- We started with the roasters we could afford and that all of us could use. Below you’ll see a picture of the roasters we started the company with. Now others may laugh, but it was what we could afford and what Erin could use. In fact she got quite upset when we stopped using them. By-the-way our Bolivian Superior never tasted better than when it was roasted with these small home roasters. Also, when they broke we didn’t try to get them fixed under warranty. We wanted to maintain our integrity. We were using them more in a day than a home roaster would use them in six months. They were cheap enough we’d just purchase another one.
- We started the business in our home. We started in our kitchen, then moved to the dining room then to the lower level of our town home. Then when we felt we had reached our limit we looked into renting something. God was good to us. We found something right on Main Street in down town Westminster. We took our time looking and found just the right spot.
Erin with one of her Nesco Home Roasters!
Check out our website and all the coffees Erin roasts with larger roasters now! On Wednesday I’ll finish out our half steps. That’s this Roaster’s View:
Furnace Hills Coffee Company has become a movement. So many friends and family & a fair amount of strangers have become a part of our lives. I thought it would be good to share how all this started. The funny thing is any family with a child who is developmentally disabled can do the same thing. In fact we are looking for families to partner with in this grand endeavor of giving our daughter the best life she can live with God’s help.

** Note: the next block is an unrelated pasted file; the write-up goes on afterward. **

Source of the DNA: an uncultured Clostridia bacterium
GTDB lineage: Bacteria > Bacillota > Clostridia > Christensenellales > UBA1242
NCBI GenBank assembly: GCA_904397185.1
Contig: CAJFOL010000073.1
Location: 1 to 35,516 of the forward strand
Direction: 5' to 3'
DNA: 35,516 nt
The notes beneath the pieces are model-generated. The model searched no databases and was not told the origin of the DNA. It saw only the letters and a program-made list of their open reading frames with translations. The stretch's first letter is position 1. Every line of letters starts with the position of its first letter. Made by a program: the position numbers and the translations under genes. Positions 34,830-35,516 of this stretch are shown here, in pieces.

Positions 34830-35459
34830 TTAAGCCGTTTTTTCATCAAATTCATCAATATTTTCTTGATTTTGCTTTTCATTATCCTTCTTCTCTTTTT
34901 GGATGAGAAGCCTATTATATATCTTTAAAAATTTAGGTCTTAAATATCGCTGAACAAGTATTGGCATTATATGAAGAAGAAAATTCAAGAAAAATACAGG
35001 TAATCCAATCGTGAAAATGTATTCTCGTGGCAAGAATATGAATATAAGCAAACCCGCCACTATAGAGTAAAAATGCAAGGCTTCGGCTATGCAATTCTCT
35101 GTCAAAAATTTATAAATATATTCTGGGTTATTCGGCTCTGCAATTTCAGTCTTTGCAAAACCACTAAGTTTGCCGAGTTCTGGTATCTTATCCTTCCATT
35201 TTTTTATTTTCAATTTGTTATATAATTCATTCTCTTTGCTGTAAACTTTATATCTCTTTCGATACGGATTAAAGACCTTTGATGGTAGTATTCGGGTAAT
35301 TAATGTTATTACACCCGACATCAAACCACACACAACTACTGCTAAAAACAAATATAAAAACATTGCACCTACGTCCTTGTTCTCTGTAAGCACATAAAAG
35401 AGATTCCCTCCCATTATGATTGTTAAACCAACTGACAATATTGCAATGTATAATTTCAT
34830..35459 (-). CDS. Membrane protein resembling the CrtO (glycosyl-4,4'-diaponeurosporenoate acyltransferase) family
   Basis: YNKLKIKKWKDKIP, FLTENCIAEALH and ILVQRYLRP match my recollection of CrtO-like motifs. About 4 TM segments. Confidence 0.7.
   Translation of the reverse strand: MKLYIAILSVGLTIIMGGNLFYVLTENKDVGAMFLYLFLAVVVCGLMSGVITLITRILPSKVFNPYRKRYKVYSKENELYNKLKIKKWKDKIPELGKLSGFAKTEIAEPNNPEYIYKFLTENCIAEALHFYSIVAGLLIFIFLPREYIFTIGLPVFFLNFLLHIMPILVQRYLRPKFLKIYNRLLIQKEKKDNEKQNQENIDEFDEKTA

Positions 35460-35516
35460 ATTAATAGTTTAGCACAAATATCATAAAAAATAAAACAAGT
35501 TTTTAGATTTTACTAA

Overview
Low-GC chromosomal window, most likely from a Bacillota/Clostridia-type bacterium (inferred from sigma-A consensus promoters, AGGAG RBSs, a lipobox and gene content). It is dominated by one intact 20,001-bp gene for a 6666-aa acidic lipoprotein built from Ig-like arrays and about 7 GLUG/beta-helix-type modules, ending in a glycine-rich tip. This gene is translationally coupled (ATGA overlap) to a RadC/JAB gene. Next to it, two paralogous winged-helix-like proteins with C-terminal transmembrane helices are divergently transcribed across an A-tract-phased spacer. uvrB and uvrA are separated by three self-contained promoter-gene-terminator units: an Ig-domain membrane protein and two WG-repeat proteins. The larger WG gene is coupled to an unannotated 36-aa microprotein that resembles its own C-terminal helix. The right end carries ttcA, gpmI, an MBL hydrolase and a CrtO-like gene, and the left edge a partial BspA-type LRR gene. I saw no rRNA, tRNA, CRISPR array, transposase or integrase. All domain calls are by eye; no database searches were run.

And So It Begins:
I was on a short-term mission trip in Guatemala City, Guatemala. I had just put the phone back on its pedestal after a twenty-minute conversation with my wife. She was in the Midwest and was ending her day with our daughter. Louise was weeping because of the struggle she sensed in our daughter, Erin, and the growing conviction we needed to bring her home. Erin was no longer the happy person she was when we took her to this place thirteen years ago. It was time that something had to be done. So that evening we both agreed Erin needed to move back home with us.
In talking with the state we live in those who work with the developmentally disabled believed it could be ten years before funding would be available for Erin to find a job. Although we believed Erin sitting home with us was better than where she had been living we felt we should try to start something for her to do. Several ideas went through our minds, but nothing materialized. Erin has Down Syndrome and lives with a number of limitations cognitively but one thing she enjoys is productive work. So we were casting about for what she could do.
The answer came from an unlikely source. Jim Kales CEO of Aspire — an organization that works with the developmentally disabled from birth to the grave — started following me on twitter announcing a new business they were starting. Aspire is in Chicago, IL. He was announcing the start of a coffee roasting business. I thought, If developmentally disabled people can roast coffee in Chicago, why not in Maryland too! So we bought our first roasters — small home roasters to begin with — and green coffee beans and started roasting coffee in our kitchen. April of 2010 was the start of our roasting endeavors and by September of that year we were a legally created roasting company and had started looking for another place to roast coffee. I figured my wife needed her kitchen, dining room and lower level of her home back.
So that’s how we started our coffee roasting business & how great disappointment & frustration can turn into hope and freedom for a family. Erin loves roasting coffee. She is very possessive of her job. On Sunday afternoons at some point she will say, “Tomorrow I go to work!”
On Monday I’ll share the half steps that have brought success to our coffee roasting business. For those of you thinking of starting a business or have a relative with developmental disabilities you won’t want to miss it! By the way visit our website and see what kinds of coffee Erin roasts today! http://furnacehillscoffee.com